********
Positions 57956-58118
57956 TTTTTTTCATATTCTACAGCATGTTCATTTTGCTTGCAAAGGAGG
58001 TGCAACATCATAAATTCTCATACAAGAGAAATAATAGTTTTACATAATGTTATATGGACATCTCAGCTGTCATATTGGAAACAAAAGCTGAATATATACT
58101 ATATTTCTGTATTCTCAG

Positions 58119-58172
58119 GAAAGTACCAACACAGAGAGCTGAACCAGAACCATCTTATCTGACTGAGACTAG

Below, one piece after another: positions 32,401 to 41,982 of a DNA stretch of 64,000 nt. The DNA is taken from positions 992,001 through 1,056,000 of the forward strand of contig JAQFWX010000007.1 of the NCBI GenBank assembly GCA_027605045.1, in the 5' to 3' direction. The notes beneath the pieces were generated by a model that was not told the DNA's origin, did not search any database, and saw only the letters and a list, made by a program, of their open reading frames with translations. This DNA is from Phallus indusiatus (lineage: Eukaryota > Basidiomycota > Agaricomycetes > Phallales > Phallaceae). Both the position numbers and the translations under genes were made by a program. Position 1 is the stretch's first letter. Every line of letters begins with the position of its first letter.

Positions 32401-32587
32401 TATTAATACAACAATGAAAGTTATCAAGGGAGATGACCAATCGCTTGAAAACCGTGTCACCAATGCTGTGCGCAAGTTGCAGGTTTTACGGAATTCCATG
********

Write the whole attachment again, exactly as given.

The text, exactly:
Positions 57956-58118
57956 TTTTTTTCATATTCTACAGCATGTTCATTTTGCTTGCAAAGGAGG
58001 TGCAACATCATAAATTCTCATACAAGAGAAATAATAGTTTTACATAATGTTATATGGACATCTCAGCTGTCATATTGGAAACAAAAGCTGAATATATACT
58101 ATATTTCTGTATTCTCAG

Positions 58119-58172
58119 GAAAGTACCAACACAGAGAGCTGAACCAGAACCATCTTATCTGACTGAGACTAG

Below, one piece after another: positions 32,401 to 41,982 of a DNA stretch of 64,000 nt. The DNA is taken from positions 992,001 through 1,056,000 of the forward strand of contig JAQFWX010000007.1 of the NCBI GenBank assembly GCA_027605045.1, in the 5' to 3' direction. The notes beneath the pieces were generated by a model that was not told the DNA's origin, did not search any database, and saw only the letters and a list, made by a program, of their open reading frames with translations. This DNA is from Phallus indusiatus (lineage: Eukaryota > Basidiomycota > Agaricomycetes > Phallales > Phallaceae). Both the position numbers and the translations under genes were made by a program. Position 1 is the stretch's first letter. Every line of letters begins with the position of its first letter.

Positions 32401-32587
32401 TATTAATACAACAATGAAAGTTATCAAGGGAGATGACCAATCGCTTGAAAACCGTGTCACCAATGCTGTGCGCAAGTTGCAGGTTTTACGGAATTCCATG